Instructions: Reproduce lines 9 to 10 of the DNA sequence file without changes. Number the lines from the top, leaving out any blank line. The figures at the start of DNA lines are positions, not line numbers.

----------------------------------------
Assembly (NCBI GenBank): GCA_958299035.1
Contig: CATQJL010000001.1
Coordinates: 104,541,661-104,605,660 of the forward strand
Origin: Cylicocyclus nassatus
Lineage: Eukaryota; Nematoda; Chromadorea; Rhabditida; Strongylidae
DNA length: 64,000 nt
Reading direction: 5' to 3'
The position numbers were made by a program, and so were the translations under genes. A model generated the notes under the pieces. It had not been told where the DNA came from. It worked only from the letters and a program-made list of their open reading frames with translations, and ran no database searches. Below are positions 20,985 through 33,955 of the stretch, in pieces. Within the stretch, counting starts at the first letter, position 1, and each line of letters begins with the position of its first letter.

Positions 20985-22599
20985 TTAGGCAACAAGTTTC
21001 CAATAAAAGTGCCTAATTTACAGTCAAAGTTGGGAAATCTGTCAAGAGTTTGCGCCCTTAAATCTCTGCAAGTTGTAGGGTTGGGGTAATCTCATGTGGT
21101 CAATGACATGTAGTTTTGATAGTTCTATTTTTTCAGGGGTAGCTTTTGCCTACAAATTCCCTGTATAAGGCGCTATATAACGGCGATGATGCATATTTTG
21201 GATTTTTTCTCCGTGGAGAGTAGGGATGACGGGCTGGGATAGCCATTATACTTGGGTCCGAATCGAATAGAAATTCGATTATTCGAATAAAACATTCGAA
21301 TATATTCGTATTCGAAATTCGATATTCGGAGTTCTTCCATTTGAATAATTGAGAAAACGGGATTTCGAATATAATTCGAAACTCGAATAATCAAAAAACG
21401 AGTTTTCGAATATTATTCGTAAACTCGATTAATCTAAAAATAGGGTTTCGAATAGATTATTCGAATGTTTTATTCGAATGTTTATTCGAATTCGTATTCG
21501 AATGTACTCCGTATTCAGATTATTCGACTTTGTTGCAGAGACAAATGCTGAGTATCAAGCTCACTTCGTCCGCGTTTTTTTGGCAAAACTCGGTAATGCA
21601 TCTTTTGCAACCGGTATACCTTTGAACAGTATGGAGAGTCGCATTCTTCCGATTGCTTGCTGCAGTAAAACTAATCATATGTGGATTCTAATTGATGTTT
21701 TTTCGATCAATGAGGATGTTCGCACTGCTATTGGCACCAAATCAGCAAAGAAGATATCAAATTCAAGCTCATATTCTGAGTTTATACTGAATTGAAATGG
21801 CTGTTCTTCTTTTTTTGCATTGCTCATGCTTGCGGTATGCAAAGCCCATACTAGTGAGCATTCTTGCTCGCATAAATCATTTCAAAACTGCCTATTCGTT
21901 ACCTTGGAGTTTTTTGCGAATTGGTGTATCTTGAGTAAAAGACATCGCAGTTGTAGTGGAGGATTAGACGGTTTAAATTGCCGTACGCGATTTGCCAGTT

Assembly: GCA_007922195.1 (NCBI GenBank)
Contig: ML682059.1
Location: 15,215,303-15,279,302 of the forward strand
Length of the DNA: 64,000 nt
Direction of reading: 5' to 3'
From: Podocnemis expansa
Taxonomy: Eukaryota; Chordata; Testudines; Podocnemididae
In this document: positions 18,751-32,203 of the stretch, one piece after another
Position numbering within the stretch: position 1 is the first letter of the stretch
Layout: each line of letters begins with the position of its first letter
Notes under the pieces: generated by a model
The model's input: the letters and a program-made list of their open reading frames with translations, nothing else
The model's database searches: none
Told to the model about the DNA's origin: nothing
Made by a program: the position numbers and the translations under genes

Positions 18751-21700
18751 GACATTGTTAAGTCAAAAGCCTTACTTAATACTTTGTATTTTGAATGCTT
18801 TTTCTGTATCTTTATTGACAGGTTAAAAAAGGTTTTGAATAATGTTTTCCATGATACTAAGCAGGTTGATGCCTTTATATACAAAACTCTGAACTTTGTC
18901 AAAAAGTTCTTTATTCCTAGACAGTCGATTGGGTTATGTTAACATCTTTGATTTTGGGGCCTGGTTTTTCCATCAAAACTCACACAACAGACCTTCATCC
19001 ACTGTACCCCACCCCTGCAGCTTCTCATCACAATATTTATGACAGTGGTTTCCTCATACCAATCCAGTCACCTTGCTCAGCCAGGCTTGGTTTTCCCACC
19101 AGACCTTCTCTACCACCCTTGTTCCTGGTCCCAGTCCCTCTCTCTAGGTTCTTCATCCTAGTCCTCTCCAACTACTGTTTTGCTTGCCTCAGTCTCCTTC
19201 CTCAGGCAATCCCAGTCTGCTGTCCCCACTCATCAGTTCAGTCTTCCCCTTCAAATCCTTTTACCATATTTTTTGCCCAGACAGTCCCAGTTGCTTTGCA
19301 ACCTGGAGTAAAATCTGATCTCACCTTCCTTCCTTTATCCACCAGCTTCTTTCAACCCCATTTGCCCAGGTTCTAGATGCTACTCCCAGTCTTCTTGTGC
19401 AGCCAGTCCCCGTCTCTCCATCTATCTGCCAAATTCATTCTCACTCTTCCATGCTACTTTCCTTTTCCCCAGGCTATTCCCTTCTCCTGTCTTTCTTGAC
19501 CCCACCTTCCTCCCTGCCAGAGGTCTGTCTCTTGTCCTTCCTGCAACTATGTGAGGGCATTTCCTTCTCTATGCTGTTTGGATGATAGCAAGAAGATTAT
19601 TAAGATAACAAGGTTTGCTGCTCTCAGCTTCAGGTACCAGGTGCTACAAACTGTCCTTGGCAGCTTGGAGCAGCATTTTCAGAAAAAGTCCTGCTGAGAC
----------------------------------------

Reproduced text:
Positions 20985-22599
20985 TTAGGCAACAAGTTTC